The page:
The image of a black fetus inside a black woman’s womb; which was illustrated by Chidiebere Ibe and posted on 24th November 2021; went viral and also opened up conversations regarding the underrepresentation of black people in medical illustrations. On Twitter, the image was liked over 8,000 times and retweeted over 2,500 times. Also, On Instagram, the image was liked over 100,000 times. One twitter user shared the photo and wrote, “I’ve literally never seen a black fetus illustrated, ever.” And now, for his noble efforts; the young medical student and aspiring neurosurgeon is set to have his illustrations published.
Since his illustrations went Viral, Ibe, who is the creative director at the Association of Future African Neurosurgeons, and a student of medicine in Ukraine; has been invited to have his illustrations published in the second edition of a handbook; that is meant to show medical conditions that appear on Black skin.
Chidiebere Ibe and Malone Mukwende
According to CNN;
“Mind the Gap: A clinical handbook of signs and symptoms in Black and Brown Skin,” was first published in 2020. Co-author Malone Mukwende, a medical student in London, wrote over email that “Chidiebere’s work … unearths some of the biases that exist in medicine in plain sight that we may not be aware of. Representation in healthcare is imperative to ensure that we do not allow implicit biases to cultivate in our heads.”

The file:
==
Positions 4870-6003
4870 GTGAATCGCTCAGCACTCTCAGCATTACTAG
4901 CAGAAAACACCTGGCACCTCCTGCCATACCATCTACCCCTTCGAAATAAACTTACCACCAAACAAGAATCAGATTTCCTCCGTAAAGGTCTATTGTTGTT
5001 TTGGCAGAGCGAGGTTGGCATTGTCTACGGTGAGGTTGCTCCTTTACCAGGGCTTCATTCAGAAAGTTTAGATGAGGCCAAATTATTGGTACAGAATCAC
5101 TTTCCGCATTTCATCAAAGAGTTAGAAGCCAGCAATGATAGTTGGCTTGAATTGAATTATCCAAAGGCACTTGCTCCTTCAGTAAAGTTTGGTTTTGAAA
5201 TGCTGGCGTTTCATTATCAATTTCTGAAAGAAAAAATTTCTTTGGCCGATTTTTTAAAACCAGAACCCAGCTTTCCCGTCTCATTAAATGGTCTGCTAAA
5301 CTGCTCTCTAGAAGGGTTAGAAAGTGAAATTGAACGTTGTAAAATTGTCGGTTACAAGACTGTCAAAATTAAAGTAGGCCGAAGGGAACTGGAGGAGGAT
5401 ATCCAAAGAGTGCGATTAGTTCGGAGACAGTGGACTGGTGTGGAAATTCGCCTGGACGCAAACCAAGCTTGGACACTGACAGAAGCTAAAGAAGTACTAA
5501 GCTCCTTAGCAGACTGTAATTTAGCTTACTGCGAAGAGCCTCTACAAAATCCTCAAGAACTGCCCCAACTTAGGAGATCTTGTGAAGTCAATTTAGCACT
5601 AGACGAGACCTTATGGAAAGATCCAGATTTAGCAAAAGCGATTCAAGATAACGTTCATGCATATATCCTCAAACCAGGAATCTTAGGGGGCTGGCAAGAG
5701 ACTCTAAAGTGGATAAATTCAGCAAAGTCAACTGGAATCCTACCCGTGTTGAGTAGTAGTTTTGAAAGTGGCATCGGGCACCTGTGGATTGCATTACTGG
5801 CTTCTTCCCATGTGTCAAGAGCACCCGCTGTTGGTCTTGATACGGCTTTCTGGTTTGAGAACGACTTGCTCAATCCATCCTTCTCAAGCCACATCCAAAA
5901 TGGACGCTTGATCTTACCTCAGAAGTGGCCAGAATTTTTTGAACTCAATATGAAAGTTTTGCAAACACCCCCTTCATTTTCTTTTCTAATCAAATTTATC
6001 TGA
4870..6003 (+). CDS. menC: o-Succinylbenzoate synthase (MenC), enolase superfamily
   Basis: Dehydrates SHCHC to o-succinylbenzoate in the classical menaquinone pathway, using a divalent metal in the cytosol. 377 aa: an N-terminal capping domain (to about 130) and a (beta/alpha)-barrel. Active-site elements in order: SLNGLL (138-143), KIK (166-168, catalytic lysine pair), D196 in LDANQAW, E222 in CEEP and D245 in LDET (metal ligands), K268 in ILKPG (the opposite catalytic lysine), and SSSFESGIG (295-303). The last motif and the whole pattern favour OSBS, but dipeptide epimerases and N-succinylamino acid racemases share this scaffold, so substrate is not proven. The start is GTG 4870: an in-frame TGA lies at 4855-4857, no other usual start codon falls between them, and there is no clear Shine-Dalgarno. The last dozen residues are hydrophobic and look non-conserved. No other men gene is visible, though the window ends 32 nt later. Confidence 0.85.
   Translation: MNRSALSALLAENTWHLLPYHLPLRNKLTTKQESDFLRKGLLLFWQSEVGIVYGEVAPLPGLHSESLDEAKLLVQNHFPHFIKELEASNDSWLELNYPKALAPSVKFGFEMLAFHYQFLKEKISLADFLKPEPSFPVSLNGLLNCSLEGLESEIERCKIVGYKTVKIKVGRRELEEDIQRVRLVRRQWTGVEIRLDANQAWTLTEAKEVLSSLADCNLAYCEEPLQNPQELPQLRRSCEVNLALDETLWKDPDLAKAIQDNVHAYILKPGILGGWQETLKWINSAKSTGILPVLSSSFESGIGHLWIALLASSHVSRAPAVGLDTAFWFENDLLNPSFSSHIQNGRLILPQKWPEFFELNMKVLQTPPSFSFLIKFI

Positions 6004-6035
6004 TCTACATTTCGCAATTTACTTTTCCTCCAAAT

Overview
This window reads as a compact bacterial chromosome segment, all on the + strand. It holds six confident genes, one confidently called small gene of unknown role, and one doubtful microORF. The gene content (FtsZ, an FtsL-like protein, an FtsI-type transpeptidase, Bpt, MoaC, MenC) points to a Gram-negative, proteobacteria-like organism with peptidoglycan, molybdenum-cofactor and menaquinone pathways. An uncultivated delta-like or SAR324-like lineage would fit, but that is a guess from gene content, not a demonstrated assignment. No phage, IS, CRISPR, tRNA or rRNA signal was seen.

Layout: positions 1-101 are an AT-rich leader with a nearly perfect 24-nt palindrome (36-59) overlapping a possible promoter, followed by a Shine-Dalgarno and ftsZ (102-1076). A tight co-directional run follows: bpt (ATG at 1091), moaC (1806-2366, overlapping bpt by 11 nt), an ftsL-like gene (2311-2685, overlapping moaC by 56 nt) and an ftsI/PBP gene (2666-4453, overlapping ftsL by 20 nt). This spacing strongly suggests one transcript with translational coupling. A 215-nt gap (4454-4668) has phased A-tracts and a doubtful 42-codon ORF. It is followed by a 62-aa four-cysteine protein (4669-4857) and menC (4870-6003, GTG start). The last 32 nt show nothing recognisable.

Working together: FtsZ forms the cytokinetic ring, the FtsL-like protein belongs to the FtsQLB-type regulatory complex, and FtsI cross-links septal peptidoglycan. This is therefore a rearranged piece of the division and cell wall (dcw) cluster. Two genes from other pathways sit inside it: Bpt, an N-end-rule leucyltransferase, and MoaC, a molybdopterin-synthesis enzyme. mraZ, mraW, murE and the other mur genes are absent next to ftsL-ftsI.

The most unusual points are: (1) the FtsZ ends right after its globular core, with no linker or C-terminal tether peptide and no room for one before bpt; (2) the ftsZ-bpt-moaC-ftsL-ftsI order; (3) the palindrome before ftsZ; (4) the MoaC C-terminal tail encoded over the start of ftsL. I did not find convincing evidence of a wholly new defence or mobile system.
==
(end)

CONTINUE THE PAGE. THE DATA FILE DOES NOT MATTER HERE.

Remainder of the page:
Despite making up an eighth of the world’s population, Africa accounted for less than 1% of global research output between 2012 and 2016. Even in Nigeria, White skin images dominate the medical literature, says Ibe. His goal is to help remedy that by setting up a network of African medical illustrators.
Ibe plans to become a pediatric neurosurgeon and is also working on a textbook on birth defects in children; which will be illustrated with Black skin images.
Malone Mukwende, a Zimbabwe-born medical student in London and co-author of the handbook; thinks that they can create a “blueprint” of what a diverse medical textbook looks like, according to CNN.
Mukwende, wrote the first edition of Mind the Gap: A Handbook of Clinical Signs in Black and Brown Skin, in 2020 to illustrate how medical conditions appear on darker skin.